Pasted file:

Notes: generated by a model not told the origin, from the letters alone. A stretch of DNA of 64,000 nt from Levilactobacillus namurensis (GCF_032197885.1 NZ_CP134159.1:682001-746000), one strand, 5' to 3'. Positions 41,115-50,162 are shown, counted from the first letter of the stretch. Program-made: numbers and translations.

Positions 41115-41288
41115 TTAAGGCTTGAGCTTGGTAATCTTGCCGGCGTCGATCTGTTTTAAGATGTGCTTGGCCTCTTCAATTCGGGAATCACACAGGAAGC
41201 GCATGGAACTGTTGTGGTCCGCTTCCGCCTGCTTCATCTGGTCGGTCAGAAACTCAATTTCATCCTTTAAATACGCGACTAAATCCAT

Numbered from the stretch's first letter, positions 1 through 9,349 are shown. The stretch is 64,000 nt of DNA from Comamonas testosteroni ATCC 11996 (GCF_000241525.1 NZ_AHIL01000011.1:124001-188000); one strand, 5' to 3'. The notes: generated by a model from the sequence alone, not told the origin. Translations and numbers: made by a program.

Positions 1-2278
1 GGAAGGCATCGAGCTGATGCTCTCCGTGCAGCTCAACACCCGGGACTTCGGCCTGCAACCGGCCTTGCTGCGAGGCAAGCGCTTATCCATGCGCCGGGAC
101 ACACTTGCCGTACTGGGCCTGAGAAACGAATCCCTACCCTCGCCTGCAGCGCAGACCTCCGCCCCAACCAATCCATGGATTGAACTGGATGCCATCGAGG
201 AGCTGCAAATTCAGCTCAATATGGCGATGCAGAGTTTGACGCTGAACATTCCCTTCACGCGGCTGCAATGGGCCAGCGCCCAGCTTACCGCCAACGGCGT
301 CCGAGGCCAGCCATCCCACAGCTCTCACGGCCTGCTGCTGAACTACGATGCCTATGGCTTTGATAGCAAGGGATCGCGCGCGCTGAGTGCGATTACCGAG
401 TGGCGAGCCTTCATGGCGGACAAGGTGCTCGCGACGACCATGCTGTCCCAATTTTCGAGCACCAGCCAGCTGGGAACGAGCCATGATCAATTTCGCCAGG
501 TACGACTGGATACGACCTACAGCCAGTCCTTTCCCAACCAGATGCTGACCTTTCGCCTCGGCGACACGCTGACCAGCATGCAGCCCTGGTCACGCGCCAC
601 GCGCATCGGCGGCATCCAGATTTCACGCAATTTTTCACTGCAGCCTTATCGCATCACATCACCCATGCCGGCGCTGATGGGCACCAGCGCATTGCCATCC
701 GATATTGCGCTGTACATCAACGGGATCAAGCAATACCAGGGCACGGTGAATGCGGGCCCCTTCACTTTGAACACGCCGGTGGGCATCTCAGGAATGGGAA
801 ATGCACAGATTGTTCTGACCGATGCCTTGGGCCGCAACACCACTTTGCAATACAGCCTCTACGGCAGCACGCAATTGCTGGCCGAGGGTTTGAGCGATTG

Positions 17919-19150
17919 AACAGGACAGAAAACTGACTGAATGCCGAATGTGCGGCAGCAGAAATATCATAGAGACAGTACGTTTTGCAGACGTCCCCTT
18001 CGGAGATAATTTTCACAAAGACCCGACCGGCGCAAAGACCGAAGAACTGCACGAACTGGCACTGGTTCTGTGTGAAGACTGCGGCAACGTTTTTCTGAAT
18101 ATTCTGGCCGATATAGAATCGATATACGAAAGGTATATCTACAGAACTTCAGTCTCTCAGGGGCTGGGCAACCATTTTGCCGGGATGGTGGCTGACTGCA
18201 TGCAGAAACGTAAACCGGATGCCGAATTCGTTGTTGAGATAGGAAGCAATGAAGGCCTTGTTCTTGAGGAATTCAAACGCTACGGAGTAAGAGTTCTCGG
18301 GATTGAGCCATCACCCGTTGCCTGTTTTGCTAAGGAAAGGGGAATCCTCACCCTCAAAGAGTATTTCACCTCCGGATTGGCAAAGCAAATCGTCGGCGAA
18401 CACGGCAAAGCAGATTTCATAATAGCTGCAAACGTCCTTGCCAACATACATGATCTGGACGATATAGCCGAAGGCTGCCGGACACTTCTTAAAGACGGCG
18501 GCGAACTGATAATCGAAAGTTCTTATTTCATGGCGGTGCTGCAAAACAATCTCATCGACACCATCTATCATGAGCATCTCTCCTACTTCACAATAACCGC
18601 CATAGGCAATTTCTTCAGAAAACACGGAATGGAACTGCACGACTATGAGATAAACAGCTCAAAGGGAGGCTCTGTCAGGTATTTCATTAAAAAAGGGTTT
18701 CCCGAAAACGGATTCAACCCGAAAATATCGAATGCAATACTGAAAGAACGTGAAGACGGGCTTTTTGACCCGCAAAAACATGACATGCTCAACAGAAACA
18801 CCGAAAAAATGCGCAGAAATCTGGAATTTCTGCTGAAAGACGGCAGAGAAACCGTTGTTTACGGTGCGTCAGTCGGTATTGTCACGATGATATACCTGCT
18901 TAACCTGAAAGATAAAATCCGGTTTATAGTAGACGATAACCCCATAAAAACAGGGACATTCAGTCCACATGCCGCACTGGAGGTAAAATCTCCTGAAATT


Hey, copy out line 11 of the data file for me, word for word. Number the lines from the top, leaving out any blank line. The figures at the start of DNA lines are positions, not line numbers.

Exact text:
401 TGGCGAGCCTTCATGGCGGACAAGGTGCTCGCGACGACCATGCTGTCCCAATTTTCGAGCACCAGCCAGCTGGGAACGAGCCATGATCAATTTCGCCAGG